# 5.4.3 Levers & Gears

### Levers & Gears

• Both simple lever and gear systems can be used to transmit and amplify the rotational effects of forces
• This is done using the concept of moments

#### Levers

• Levers increase the size of a force acting on an object to make it turn more easily
• This is done using the moments
• The force applied to a lever must act further from the pivot than the force is has to overcome
• To make a lever work better:
• Increase the size of the force applied
• Increase the distance of the force from the pivot
• An example of a lever is a bottle opener

Using a bottle opener to create a large force upwards on the bottle top

• A bottle opener uses a lever to amplify the small force upwards applied by the person to create a large force upwards on the bottle top to remove it
• The line of action of the small force is much further from the pivot than the large force that is needed at the edge of the cap to remove it
• The bottle opener (lever) makes use of moments to act as a force multiplier
• A crowbar is also a type of lever used to exert a large force to a narrow opening. This helps life heavy objects
• The small force downwards applied by a person is far away from the pivot
• This creates a large force upwards on the heavy object, making it easier to lift

A small force applied at a large distance from a pivot can create a large moment

#### Gears

• Gears, similar to levers, multiply the effect of a turning force using moments
• They consist of wheels with toothed edges that rotate on an axle or shaft, which acts as the pivot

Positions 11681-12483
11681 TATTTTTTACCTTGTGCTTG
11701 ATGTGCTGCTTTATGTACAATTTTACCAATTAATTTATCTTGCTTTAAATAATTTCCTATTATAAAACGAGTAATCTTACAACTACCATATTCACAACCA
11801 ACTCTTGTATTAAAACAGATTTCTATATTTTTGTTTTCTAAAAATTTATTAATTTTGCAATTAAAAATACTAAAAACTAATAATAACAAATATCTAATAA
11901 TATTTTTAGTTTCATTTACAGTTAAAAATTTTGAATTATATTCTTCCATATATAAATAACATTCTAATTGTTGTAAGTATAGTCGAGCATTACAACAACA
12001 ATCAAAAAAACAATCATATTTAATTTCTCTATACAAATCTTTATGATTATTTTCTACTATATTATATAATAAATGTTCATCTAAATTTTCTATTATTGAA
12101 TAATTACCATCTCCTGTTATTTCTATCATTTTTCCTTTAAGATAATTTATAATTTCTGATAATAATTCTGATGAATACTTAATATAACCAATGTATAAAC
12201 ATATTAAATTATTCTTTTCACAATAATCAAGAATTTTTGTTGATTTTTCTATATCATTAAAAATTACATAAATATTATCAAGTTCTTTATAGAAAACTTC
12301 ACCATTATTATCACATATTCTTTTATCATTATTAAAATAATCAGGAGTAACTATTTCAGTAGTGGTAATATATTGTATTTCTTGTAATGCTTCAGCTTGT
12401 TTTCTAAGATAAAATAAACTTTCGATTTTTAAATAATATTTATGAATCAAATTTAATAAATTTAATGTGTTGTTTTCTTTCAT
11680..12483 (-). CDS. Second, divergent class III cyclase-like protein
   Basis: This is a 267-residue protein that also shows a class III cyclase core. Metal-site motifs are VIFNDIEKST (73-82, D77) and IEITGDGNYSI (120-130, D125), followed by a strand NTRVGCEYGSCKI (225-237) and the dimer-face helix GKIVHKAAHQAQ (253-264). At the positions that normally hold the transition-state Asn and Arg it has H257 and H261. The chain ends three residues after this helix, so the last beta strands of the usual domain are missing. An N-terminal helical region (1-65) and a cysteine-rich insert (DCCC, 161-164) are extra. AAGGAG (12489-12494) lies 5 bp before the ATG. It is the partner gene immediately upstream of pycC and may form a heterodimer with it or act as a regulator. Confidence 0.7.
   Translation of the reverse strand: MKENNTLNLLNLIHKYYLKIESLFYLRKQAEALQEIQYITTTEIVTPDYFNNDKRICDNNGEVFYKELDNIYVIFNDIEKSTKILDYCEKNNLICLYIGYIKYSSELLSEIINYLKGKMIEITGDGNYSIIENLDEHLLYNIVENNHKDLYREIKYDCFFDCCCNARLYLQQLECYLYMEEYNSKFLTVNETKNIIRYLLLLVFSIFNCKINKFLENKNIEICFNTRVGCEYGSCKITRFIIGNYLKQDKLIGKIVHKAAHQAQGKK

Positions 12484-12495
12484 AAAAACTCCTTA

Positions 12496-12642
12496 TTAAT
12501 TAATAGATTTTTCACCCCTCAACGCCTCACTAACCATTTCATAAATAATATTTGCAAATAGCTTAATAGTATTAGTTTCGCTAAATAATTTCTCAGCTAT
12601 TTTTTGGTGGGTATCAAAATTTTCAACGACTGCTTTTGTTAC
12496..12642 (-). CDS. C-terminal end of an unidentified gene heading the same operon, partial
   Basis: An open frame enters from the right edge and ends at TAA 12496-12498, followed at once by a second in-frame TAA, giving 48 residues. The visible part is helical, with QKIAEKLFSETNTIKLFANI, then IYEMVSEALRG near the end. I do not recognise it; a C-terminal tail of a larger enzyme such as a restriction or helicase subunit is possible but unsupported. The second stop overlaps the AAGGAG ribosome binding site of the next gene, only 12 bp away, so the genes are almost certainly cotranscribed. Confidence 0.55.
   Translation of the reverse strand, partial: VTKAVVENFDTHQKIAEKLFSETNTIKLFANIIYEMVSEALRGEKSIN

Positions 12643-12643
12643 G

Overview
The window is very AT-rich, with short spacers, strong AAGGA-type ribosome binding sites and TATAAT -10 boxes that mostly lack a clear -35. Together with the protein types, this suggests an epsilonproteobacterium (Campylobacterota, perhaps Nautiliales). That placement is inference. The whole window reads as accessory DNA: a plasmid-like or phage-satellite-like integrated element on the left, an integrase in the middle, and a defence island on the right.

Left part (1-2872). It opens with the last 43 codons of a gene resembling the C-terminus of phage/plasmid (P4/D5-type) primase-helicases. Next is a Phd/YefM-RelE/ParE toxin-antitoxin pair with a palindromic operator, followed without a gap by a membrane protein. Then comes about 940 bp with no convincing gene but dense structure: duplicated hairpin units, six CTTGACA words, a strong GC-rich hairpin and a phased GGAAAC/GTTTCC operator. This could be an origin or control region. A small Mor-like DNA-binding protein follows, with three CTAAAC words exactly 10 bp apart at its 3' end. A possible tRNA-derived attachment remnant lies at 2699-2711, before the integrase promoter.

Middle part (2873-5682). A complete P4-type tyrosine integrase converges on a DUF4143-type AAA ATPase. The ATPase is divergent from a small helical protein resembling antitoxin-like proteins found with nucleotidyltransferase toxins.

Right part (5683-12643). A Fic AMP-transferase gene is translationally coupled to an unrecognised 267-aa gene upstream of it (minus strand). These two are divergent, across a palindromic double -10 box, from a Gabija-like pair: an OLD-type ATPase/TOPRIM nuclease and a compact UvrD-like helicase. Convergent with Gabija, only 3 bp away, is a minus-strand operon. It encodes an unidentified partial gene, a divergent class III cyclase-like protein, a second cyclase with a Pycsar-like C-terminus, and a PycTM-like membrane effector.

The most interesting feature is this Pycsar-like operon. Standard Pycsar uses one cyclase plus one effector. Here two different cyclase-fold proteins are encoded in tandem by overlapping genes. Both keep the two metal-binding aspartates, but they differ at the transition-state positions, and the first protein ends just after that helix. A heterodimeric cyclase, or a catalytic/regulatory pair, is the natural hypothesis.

• The teeth of one gear fit into the teeth of another gear
• This lets one gear turn the other, meaning one axle or shaft can be used to turn another shaft
• As one gear turns, the other must also turn
• Where the gears meet, the teeth will then move in the same direction (e.g. downwards)
• One of the gears will then move clockwise, and the other anticlockwise (in opposite directions)
• Although the force will be the same on both gears, the moment will not be. This depends on the size of the gear, which changes the distance of the teeth to the pivot (axle)
• If a larger gear is driven by a smaller gear, the large gear will rotate slower than the smaller gear but will have a greater moment. For example, a low gear on a bike or car
• If a smaller gear is driven by a larger gear, the smaller gear will rotate quicker than the larger gear but will have a smaller moment. For example, a high gear on a bike or cart
• This is because the turning force on the larger gear wheel acts further from its pivot than the turning force of the smaller gear wheel acting on its own pivot

Two gears will rotate in opposite directions. A larger gear will have a larger moment

### Author: Ashika

Ashika graduated with a first-class Physics degree from Manchester University and, having worked as a software engineer, focused on Physics education, creating engaging content to help students across all levels. Now an experienced GCSE and A Level Physics and Maths tutor, Ashika helps to grow and improve our Physics resources.
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